Riverfest reveals concert headliner, plans for more fireworks. But buttons will go up.

The Wichita Riverfest is a little more than two months away, and organizers at Wichita Festivals Inc. are ready to share a few teasers about what they have planned for the 52nd annual event, set for May 31-June 8.

Among them: the festival is ready to announce one of the big-name musicians who’s signed on to perform — multi-instrumentalist Hunter Hayes. It’s also sharing an explosive bit of fireworks news: A third show, designed to attract weeknight crowds, will be added to this year’s schedule.

It’s also sharing the on-sale date for its buttons — which serve as admission to all concerts and events at the nine-day event — as well as button prices for this year: They’re going up from $15 to $20 for adults and from $5 to $10 for children. It’s the second button price bump since 2022, when adult buttons jumped from $10 to $15.

One of the reasons for the button price increase, said Nancy Duling, the festival’s president and CEO, has become a common chorus. Everything just costs more, and that’s true for the festival as well. Paying for big-name acts is more costly than it was even a couple of years ago.

Wichita Riverfest buttons will cost $20 for adults, $10 for children this year. They go on sale April 15.
Wichita Riverfest buttons will cost $20 for adults, $10 for children this year. They go on sale April 15.

“I have to tell you, the entertainment cost is what’s really affecting our budget,” she said. “. . .After COVID, all of the artists now are like three times the price.”

This year, the festival has secured a performance by Hayes, who has been nominated for five Grammy awards. He’s best known for songs like “Wanted” and “I Want Crazy.” He has performed as an opening act for Taylor Swift and also competed on the third season of “The Masked Singer.” Hays, a Louisiana native, will headline the festival on its first Saturday, June 1.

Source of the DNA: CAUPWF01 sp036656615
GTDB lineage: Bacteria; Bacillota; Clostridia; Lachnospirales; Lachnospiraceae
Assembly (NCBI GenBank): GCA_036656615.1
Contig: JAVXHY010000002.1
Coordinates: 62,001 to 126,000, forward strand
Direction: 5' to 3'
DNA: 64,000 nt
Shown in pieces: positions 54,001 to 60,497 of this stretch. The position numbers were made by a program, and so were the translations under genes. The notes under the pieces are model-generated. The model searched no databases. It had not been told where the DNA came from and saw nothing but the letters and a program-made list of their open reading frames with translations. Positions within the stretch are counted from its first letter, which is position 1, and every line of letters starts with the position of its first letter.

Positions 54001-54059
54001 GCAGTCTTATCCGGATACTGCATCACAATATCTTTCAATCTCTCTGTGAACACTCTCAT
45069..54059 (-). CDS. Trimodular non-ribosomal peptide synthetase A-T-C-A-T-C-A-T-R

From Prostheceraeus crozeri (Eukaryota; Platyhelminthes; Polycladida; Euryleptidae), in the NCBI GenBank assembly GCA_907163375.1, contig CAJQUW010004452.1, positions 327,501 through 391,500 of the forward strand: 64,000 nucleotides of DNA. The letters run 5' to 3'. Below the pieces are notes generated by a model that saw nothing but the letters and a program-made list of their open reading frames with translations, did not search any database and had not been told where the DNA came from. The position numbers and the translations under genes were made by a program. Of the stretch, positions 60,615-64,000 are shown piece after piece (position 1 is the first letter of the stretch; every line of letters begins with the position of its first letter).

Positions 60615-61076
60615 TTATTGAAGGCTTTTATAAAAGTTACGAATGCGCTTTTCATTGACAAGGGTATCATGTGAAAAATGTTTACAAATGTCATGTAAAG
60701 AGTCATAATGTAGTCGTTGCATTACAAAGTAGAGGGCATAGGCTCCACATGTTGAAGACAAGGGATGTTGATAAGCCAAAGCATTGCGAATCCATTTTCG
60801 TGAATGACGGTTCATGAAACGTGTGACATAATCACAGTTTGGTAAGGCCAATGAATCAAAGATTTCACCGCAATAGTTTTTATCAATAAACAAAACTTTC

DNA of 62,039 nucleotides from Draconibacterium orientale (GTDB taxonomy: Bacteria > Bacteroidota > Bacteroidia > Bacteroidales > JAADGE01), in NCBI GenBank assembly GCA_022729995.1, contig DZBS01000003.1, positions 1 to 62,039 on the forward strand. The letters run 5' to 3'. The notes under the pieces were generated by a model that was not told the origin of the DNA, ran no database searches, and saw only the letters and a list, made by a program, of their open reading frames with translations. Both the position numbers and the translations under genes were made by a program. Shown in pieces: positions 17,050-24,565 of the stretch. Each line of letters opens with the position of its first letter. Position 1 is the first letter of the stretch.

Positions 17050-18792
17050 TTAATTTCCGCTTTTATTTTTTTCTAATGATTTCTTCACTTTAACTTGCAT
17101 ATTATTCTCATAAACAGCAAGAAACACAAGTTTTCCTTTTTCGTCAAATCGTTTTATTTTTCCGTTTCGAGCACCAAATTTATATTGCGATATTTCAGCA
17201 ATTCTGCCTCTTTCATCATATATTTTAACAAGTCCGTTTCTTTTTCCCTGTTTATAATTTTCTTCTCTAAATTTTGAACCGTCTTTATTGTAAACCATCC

The festival also plans to announce another big-name concert in the next week and will reveal the entire lineup on April 1, Duling said.

Buttons go on sale April 15 at wichitariverfest.com and also will be available from 9 a.m. to 5 p.m. weekdays at the festival offices, 444 E. William. They’ll be for sale in local QuikTrip stores starting May 3.

Unlike in previous years, the festival won’t have an early-bird discount in 2024. The new prices are firm no matter when they’re purchased.

The Wichita Riverfest is adding a third fireworks show to the 2024 schedule.
The Wichita Riverfest is adding a third fireworks show to the 2024 schedule.

The festival is attempting to add value to the button with at least 10 new events, details of which will be shared as the event gets closer, Duling said.

One is a new weeknight fireworks show, which Fidelity Bank agreed to sponsor. It’ll be launched on Tuesday, June 4.

“The city loves fireworks, and we were trying to be creative on how we can boost our attendance downtown,” Duling said. “And we came up with the idea that we needed to add a midweek fireworks show.”

That Tuesday night also will include the festival’s annual military salute. The fireworks will fly after that evening’s concert — at around 9:45 p.m. The festival will still put on both its opening and closing night fireworks shows, too.

Duling said she did not relish having to raise button prices this year, as festival organizers know all too well how Wichita tends to respond to that news. Buttons have steadily increased in price over the years. They were $1 until 1990, when they went up to $2, and there wasn’t another increase until 2000, when they went up to $3.

In 2006, organizers said that increased entertainment costs were forcing them to bump them to $5. They doubled to $10 in 2015, then went from $10 to $15 in 2022.

In addition to rising costs, Duling said, the festival is also dealing with a drop off in sponsorships. Although many of the festival’s longtime sponsors have remained, they aren’t able to give the amounts they once could.

“I would say that we have not recovered from COVID,” Duling said of the festival’s bottom line. “So 2019 is the glorious year that we all want to be like, and we just have not gotten back to that.”

Duling said that although she knows it’s frustrating to have one more thing get more expensive, people should break the cost down by day and recognize the value they’re getting. Divided by the festival’s nine days, the button cost is $2.22 a day.

Even Salina’s Smoky Hill River Festival, which happens in June every year and lasts only four days, requires an admission wristband that’s $15 in advance and $20 at the door, she said.

It’s all about people calculating the value they’re actually getting.

“For the price of a cup of coffee a day, you can see a different concert every night,” said Angela Breer, a festival consultant and the owner of Dot Strategies.

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